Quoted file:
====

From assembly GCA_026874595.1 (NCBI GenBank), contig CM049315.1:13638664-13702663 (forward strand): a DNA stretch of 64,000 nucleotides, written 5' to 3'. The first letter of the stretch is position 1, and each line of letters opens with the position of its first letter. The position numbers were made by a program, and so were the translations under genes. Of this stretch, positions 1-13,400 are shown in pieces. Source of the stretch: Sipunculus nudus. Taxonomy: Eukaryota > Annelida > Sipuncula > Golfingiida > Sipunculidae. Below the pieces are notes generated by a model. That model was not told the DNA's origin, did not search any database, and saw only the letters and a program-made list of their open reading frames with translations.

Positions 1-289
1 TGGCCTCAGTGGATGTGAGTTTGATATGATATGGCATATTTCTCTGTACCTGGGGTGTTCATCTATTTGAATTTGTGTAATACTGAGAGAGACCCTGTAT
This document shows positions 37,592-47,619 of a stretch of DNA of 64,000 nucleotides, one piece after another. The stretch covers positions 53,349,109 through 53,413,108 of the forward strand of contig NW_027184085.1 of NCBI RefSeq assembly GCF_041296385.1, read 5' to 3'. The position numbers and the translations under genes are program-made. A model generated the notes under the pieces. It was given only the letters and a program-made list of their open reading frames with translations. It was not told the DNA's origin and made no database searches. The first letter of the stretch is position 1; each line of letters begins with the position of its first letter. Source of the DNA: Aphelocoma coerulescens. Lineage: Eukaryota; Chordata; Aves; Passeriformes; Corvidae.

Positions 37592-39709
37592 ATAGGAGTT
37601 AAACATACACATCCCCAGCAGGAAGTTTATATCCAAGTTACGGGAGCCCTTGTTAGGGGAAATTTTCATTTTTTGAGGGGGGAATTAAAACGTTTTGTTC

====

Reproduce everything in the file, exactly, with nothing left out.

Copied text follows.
From assembly GCA_026874595.1 (NCBI GenBank), contig CM049315.1:13638664-13702663 (forward strand): a DNA stretch of 64,000 nucleotides, written 5' to 3'. The first letter of the stretch is position 1, and each line of letters opens with the position of its first letter. The position numbers were made by a program, and so were the translations under genes. Of this stretch, positions 1-13,400 are shown in pieces. Source of the stretch: Sipunculus nudus. Taxonomy: Eukaryota > Annelida > Sipuncula > Golfingiida > Sipunculidae. Below the pieces are notes generated by a model. That model was not told the DNA's origin, did not search any database, and saw only the letters and a program-made list of their open reading frames with translations.

Positions 1-289
1 TGGCCTCAGTGGATGTGAGTTTGATATGATATGGCATATTTCTCTGTACCTGGGGTGTTCATCTATTTGAATTTGTGTAATACTGAGAGAGACCCTGTAT
This document shows positions 37,592-47,619 of a stretch of DNA of 64,000 nucleotides, one piece after another. The stretch covers positions 53,349,109 through 53,413,108 of the forward strand of contig NW_027184085.1 of NCBI RefSeq assembly GCF_041296385.1, read 5' to 3'. The position numbers and the translations under genes are program-made. A model generated the notes under the pieces. It was given only the letters and a program-made list of their open reading frames with translations. It was not told the DNA's origin and made no database searches. The first letter of the stretch is position 1; each line of letters begins with the position of its first letter. Source of the DNA: Aphelocoma coerulescens. Lineage: Eukaryota; Chordata; Aves; Passeriformes; Corvidae.

Positions 37592-39709
37592 ATAGGAGTT
37601 AAACATACACATCCCCAGCAGGAAGTTTATATCCAAGTTACGGGAGCCCTTGTTAGGGGAAATTTTCATTTTTTGAGGGGGGAATTAAAACGTTTTGTTC